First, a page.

Istvan Javorek Complex Conditioning Pdf 16
Istvan Javorek Complex Conditioning Pdf 16 > https://urluss.com/2t84G7
As the head coach of the Clujana Sports Association in Cluj (Kolozsvar, Klausenburg) Romania, I personally experienced two very efficient exercise combinations which I presented for my first class coaching board examination (the highest coaching level in Romania). This experiment took place over a three-year period involving more than three hundred different preparation level athletes. The main purposes for these exercises were to figure out an easier way to do an exercise complex, which would change the monotony of a workout, and at the same time have a greater influence on the neuro-muscular and osteo-muscular system. The two exercises I am referring to be called Javorek's Complex #1, and Javorek's Complex # 2, with barbells or dumbbells. These exercises can be used as a general warm-up in the first part of a workout using lighter weight and only two-three sets, or as a complete part of a workout with a specific purpose. What is interesting is that the first two complexes have the same exercises in their circuit, the only difference being the number of repetitions of each and the number of exercise cycles. However is a difference between the Barbell and Dumbbell Complex Exercises, which I will explain later. My determination for doing this experiment with these two complex exercises it was to try and give more variation to a workout; to try and change the same day-to-day workout routines; to "shock" an athlete's musculature after a hard competitional season and to stimulate the muscular growth or endurance in the preparatory period; to try and build up a specific endurance and cardio-vascular capacity, a specific muscle tone, a good muscular coordination, and a perfectly balanced, well-developed, harmonious musculature. Being an athlete, I learned that the coaches do not give too much time and attention for rebuilding an athlete muscular-tendonal system. Also I learned, that after each competitional season I had a greater improvement if I introduced in my workout some unusual, non-specific exercises, which were stimulating my whole physiological system. My personal belief and the other sports conditioning coaches, who tried with their athletes my Complex # 1 and # 2, exercises, is that they can influence considerably any athlete's improvement. One of the athletes from this experimental group was Dragomir Cioroslan, USWF Olympic Training Center, Colorado Springs, Co. residence program head coach (bronze medalist in 75 kg. weight class, 1984 Summer Olympic Games, Los Angeles), who, from the beginning of his career as a weightlifter regularly practiced these Complexes. He showed an incredible rhythm of improvement from a beginning body weight of 37 kg in August 1969 to 63 kg in the spring and 65 kg in the autumn of 1972. His snatch improved from 35 kg in August 1969 to 100 kg in the spring and 107.5 kg in the autumn of 1972. In the clean and jerk he went from 50 kg in August 1969 up to 137.5 in the spring and 142.5 in the autumn of 1972. Another example could be Aurel Sirbu, who is still a member of Rumanian National Weightlifting Team, and I started working out with him at age of three, under strict medical supervision, practicing six times a week. His program of course was different from the other older athletes, but still Complex # 1 and Complex # 2 (executing with 10- 20-30% of his body weight) was a big part of his program. I could continue with several examples because I had such a very good overall improvements in all the athletes tested. I do not mean to imply that my athletes improved and still improve only due to these exercises, but I can say that I am convinced about of their benefits. What is most important to remember is not to abuse these exercises, but to figure out the best period to utilize them as a special preparatory and conditioning exercise. It is also very important to find the optimal weight for each athlete to have the required benefit of these exercises. Like for any other combined exercises the intensity must be taken from the most difficult exercise in the combination. For example, in the Javorek's Dumbbell Complex # 1, which contains upright row, high pull snatch, squat push press and bent over row, the most difficult exercise for an average athlete is the upright row. Therefore, the intensity for the entire Dumbbell Complex # 1 must be taken from the percentage (intensity) of the upright row. In the back squat push press combination; the push press is usually the most difficult, so the intensity should be taken from it and not from the back squat. One other thing to remember is that it is essential to have perfect body posture, perfect technique of execution, and full range of motion, when performing these exercises. It is important not to change the order of the exercises or to do them with too fast a rhythm. The upright rows should be performed with knees slightly flexed, especially with beginners and children. If necessary, bending the knees will allow the legs to assist an athlete when raising the bar or dumbbell to the chin. The Complex exercises could be a very good test-guideline for a coach. It is a certain correlation between performance and the best result of Complex # 1 or # 2. For example, Istvan Tasnadi from A.S.Clujana (silver medalist in the 110 kg. weight class, 1984 Summer Olympic Games, Los Angeles) did his best Complex # 1 with 120 kg, snatching 175 kg and Clean and Jerk 225 kg. Wesley Barnett, 1992 US National 100 kg weight-class, weightlifting champion, being my athlete at J.C.C.C between the years of 1988 - 1990, performed Complex # 1 with 85 Kg for a 142.5 kg snatch and 172.5 kg clean and jerk. During the preparatory phase, these exercises can be performed every day for two to three sets or the recommended five to six sets three times per week. Throughout the competitional period, these exercises should be used as a warm-up, performing two sets every day plus three times per week with a heavier weight for three sets. Four week before the main competition, the heavy weight complexes should be omitted from the workout altogether. For sport of weightlifting, all exercises are done on flat foot, but for other sports the athletes should rise up on his/her toes on last phase of high pull snatch, and of the squat push press. During my coaching years at Texas A&M, College Station, Tx. and my teaching and coaching years at Johnson County Community College, I tried to invent a new complex exercise with dumbbells, being more specific in all sports conditioning and more suitable working with a big number of athletes at the same time. After different tries I got on conclusion that just I need to adjust my Barbell Complex exercises to dumbbells. Upright Row, High Pull Snatch, Squat Push Press, Bent Over Row, it is possible and easy to do with dumbbells also. I needed to change only the Good Morning Exercise. From that reason I considered as necessary to modify the chronological order of the exercises, working out different body segments. In the Dumbbell Complex exercises instead of Good Morning, I introduced High Pull Snatch. To give to the exercise the necessary fluctuation after Upright Row, High Pull Snatch and Squat Push Press, is Bent Over Row and the last exercise is High Pull Snatch again. As a general recommendation for both, Barbell and Dumbbell Complex exercises is to do without a break in the motions. For example after the Upright Row is done, do not stop at the hip level but continue with the bend over phase of High Pull Snatch; or after the last High Pull Snatch, to stop with the barbell or dumbbells over head and get into the next exercise which is Squat Push Press. Complex # 1 & # 3, is designed for muscular hypertrophy, basic strength improvement. Complex # 2 & # 4, is designed for endurance sports, with a remarkable cardio-vascular benefit. Both Complex exercises are improving an athlete will power, determination, but Complex # 2 & # 4 is which from psychological point of view develops the most a fighting spirit, the "never give up" notion (conception). Barbell Complex # 3, # 4, # 5, and Dumbbell Complex # 3, and Complex # 4, I developed in 1995. For very tall athletes and the ceiling is low or for persons who are working out at home in a basement, I added an extra choice of seated variations of certain exercises in order to be able of performing the Complex exercises properly. Also persons with back injuries feel more comfortable with Complex # 3, and # 4, Barbell Complex # 5. I developed for specific endurance sports like cycling, cross country, wrestling, etc.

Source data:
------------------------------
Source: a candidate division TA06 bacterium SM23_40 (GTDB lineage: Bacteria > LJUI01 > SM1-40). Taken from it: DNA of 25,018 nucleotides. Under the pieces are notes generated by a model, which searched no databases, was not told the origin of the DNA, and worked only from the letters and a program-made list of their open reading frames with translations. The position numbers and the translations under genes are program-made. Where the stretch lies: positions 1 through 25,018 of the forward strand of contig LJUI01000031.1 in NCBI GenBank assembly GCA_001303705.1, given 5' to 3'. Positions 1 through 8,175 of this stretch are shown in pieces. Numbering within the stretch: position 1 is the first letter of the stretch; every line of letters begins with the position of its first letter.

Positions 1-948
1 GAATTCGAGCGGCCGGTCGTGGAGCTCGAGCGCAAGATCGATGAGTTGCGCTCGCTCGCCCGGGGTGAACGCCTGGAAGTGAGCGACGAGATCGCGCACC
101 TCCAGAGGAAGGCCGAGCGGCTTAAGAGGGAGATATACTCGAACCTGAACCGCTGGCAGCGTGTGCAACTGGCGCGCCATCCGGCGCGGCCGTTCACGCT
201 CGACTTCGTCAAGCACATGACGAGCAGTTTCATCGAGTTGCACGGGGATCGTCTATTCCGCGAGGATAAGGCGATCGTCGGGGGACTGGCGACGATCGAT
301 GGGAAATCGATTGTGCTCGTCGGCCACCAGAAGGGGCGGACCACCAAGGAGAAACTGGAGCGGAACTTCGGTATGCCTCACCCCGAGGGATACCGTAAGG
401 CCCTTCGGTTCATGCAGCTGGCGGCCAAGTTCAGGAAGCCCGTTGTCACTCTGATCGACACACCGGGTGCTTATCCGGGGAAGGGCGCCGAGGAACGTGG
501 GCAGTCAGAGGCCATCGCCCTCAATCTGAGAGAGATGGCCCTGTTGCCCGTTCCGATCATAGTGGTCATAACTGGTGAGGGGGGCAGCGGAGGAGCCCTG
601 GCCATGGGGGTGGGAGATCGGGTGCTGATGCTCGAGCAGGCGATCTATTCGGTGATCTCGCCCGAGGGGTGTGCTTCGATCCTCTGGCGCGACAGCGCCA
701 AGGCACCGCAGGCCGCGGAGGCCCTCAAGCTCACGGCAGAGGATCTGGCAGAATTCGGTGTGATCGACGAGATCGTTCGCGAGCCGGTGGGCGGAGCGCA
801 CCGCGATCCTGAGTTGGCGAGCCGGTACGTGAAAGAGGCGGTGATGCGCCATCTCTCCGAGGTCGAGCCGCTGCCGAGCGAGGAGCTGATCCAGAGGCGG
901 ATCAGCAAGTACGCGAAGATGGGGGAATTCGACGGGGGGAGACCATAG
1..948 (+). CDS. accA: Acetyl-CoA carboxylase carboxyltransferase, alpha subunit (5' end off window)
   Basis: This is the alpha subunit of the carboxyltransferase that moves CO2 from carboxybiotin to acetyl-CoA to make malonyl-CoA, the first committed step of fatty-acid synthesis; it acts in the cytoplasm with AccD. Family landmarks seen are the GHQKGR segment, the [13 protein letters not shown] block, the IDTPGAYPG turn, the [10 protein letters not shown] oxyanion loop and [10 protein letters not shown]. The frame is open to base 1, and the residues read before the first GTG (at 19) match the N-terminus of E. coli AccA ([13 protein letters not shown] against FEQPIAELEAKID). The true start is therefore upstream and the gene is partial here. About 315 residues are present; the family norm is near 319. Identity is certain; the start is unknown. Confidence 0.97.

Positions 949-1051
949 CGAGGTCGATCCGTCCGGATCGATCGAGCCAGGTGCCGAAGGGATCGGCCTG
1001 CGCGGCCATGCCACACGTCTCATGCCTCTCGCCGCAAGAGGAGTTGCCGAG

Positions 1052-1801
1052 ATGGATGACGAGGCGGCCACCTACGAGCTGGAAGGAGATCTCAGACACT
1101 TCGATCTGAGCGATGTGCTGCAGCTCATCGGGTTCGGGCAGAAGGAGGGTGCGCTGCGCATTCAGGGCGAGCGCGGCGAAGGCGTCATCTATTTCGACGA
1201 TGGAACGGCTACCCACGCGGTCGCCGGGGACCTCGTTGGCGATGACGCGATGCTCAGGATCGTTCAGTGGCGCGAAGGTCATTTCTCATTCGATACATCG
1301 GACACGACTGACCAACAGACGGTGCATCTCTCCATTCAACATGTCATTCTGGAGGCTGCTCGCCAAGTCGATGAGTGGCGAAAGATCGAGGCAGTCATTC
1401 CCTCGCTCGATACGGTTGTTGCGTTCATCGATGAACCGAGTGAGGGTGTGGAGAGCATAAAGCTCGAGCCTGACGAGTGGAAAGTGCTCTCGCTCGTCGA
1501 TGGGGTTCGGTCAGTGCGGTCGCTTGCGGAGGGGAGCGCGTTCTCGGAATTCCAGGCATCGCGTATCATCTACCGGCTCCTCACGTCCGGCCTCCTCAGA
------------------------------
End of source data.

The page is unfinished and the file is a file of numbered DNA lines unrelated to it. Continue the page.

Depending on the goals of the individual athlete, the numbers of variations are probably unlimited. To satisfy my own coaching goals, I personally developed five BB complex exercises that I use in all sports conditioning. These complexes are included in the following two groups that I consider the major assistance exercise combination groups: 2b1af7f3a8